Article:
As far as wood items, there were very few. While one gentleman had some turned pens, they seemed to be more of an afterthought than anything, and I don’t even remember what the bulk of the items he was selling were. There was another man who had a variety of turned items, including bottle stoppers, pens and shaving items. These were of better quality than the other guys, and Keith was a bit discouraged after seeing how low he had priced them, but I assured Keith that the quality was nowhere near the quality of his stuff. The kits he used were basic and the finish on the pens and items was practically non-existent, or minimal at the very best. I think it was like comparing apples and oranges to compare these to what I was used to seeing here from Keith.
I did buy some jams and cheese for myself. There was a vendor there who had a wonderful array or gouda cheeses in several flavors and I treated myself to a sampler package of six varieties because I couldn’t decide what I liked best. And the cranberry/blueberry and cranberry/raspberry jams that I purchased were both unique and wonderful. Nova Scotia has many cranberry farms and all the fruit was home grown. It is always a treat for me.
As we walked away, I felt a little bit like a snob. I couldn’t help but be a bit disappointed in the overall show. Among the nice things I mentioned, there were many ‘average’ things that you would see at any show. I felt the absence of any really quality woodworking such as the cutting boards, ornaments, boxes and other things that I have come to see here on Lumberjocks. I think that many of the people from here could have cleaned up at a show like this.
I don’t think it would be worth the high cost for Keith and I to participate in a show such as this. With having to spend the time and money to stay overnight at a hotel (it was about 2.5 hours drive) it just wouldn’t be a good call for us. I am really happy that we looked in on it first, and I did feel that what I did find was nice and I contributed to our locals.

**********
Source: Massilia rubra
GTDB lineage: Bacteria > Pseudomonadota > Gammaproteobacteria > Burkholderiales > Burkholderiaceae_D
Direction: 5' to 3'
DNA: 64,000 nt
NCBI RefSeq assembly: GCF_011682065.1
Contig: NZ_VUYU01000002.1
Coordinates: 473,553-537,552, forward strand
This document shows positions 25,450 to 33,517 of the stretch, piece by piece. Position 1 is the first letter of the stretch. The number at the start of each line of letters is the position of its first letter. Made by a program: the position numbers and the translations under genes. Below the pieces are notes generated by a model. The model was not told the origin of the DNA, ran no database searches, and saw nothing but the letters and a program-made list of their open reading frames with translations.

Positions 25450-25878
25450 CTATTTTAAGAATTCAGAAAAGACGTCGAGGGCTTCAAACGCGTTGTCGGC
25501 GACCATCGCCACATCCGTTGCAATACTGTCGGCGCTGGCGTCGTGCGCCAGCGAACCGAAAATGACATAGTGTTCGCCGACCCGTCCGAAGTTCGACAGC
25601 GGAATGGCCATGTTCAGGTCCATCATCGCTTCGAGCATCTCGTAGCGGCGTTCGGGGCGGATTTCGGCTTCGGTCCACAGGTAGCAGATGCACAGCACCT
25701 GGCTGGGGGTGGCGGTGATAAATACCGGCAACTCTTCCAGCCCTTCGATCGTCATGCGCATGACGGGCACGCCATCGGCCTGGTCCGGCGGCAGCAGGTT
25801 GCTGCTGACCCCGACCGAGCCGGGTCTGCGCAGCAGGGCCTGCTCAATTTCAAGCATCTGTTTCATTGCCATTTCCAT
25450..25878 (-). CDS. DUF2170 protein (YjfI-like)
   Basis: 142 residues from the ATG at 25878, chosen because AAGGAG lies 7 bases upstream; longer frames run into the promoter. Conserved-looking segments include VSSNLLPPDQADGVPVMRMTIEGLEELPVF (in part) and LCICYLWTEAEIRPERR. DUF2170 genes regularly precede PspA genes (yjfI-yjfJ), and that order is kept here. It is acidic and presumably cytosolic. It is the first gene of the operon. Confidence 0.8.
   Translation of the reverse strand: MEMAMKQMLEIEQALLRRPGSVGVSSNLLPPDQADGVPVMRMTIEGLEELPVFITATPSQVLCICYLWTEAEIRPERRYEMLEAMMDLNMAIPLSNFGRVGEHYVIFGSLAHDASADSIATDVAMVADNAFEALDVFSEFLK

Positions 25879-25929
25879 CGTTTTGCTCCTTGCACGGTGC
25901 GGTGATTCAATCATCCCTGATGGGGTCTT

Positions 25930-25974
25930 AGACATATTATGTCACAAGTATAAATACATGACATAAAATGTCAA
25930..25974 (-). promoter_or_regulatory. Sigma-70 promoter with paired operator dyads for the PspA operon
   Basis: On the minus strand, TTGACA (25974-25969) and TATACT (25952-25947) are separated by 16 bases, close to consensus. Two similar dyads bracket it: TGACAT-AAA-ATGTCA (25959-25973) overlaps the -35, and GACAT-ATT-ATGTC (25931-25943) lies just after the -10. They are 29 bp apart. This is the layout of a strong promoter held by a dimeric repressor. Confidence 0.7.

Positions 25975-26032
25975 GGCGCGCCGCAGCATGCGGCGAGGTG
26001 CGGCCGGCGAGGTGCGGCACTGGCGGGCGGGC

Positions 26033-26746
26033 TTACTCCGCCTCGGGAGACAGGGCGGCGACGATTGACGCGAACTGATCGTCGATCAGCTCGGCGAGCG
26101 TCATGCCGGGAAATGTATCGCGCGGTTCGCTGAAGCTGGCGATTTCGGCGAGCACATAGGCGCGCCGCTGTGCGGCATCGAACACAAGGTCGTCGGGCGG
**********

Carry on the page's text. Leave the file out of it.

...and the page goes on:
The rest of the day was spent back in New Minus shopping and enjoying the season. It was a great time to pick around in the stores, as the holidays items were freshly displayed and because it was Friday there were few crowds to deal with. All in all it was a great day and quite exhausting.
Today we are unpacking and sorting our haul and it kicked us into an ‘organization mode’. We are going through all the excess we have here in our little place and will be spending the day going through things and getting some to our storage area and just freshening things up.
I am sorry that I didn’t have pictures of the show, but it was frowned upon and I didn’t want to violate their wishes.
My advice to anyone who is thinking of doing a show such as this – especially when the cost is substantial – is to go the year before you plan to participate and scout it out. You may find out that it isn’t worth your time or money and even though it requires some patience to do so, you won’t regret it in the end.
I hope you enjoy your Saturday. I am going to get back to organizing.
-- Designer/Artist/Teacher. Owner of Sheila Landry Designs (http://www.sheilalandrydesigns.com) Scroll saw, wood working and painting patterns and surfaces. "Knowledge is Power"